Campaigners fighting to save their village library from closure amid funding cuts are organising a sit-in.
And they will be supported by well-known faces, including comedian Dave Spikey.
Lancashire County Council plans to reduce the number of libraries from 74 to 34, saving £7m, as part of budget cuts.
The libraries involved have not yet been identified, but there are fears that Coppull Library could close.
So people living nearby have launched a campaign to keep the library.
Organiser Joanne Bithell, of Dickens Road, Coppull, said: “It’s not just about borrowing books - if that was the case, mobile libraries would have been set up years ago.
“It will be everybody going down en masse to show their support in a peaceful way with readings and a few well-known faces to boost it.”Joanne Bithell
“It’s about community. Coppull Library is the gateway into the Coppull community and it’s the hub of Coppull. Everybody goes there.”
A sit-in is being held at the library on Saturday as a peaceful protest.
Readings will be given by Whittle-le-Woods-based funnyman Dave Spikey, Chorley’s MP Lindsay Hoyle and former Emmerdale actor Kay Purcell, who played Cynthia Daggert.
Authors planning to attend include Dan Worsley, Dom Conlon and Victoria Trundle.
There will be readings of poems and stories and people are being encouraged to dress as their favourite characters.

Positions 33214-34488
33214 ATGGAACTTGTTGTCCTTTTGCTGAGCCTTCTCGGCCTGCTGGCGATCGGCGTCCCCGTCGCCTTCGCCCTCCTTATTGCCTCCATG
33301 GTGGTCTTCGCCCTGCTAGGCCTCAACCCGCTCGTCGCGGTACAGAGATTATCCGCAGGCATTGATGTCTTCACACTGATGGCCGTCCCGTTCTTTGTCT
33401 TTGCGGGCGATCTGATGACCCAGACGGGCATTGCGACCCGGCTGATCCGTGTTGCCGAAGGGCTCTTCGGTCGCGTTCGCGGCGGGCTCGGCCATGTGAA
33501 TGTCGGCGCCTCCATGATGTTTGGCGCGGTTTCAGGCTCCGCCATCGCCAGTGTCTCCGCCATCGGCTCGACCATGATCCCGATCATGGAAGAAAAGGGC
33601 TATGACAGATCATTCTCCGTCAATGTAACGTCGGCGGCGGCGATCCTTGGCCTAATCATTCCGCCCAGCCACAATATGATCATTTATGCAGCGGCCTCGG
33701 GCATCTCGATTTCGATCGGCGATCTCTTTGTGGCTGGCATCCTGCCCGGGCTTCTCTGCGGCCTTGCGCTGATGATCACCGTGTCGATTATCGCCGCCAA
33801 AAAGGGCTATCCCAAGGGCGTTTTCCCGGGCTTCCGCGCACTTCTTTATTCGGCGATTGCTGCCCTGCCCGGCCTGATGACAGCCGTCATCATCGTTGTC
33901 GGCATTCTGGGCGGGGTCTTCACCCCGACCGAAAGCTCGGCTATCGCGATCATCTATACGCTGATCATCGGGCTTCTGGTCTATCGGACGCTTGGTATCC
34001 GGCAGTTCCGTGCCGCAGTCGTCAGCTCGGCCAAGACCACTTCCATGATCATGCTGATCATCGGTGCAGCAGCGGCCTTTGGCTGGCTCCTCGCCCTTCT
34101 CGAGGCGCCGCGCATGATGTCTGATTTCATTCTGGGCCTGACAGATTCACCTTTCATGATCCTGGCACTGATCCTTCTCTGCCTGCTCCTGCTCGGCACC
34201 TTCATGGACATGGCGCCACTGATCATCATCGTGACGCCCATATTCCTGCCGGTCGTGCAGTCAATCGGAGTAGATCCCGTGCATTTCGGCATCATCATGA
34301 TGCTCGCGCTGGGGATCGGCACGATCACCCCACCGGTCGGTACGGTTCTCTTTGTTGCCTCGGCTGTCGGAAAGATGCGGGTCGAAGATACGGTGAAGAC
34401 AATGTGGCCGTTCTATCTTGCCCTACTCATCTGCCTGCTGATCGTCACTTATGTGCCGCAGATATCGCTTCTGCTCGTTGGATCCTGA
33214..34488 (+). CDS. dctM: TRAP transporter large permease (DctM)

The sit-in will be held from 10am to 1pm.
Joanne said: “It will be everybody going down en masse to show their support in a peaceful way with readings and a few well-known faces to boost it.”
Joanne said she was “absolutely overwhelmed” by support for the campaign so far.
Among those sending messages have been author Keri Beevis and the PA for bestselling author Joanna Trollope.
The campaigners are encouraging people to have their say in a consultation being run by Lancashire County Council ahead of its budget being set.
County Coun Marcus Johnstone, cabinet member for cultural services, said: “We are being forced to bring in a raft of measures to tackle a funding gap of £262m which we need to save by 2020.
“Despite our financial situation, we are committed to continuing to provide 34 fully staffed libraries.
“We are running two consultation periods so that we can seek the views of Lancashire residents as widely as possible.
“The first, lasting four weeks, started on January 4.
“This will be followed by a more in-depth consultation, which will last 12 weeks, after we’ve collated the results of the initial consultation.
“This should enable us to understand better how the remaining Lancashire libraries should be designed.”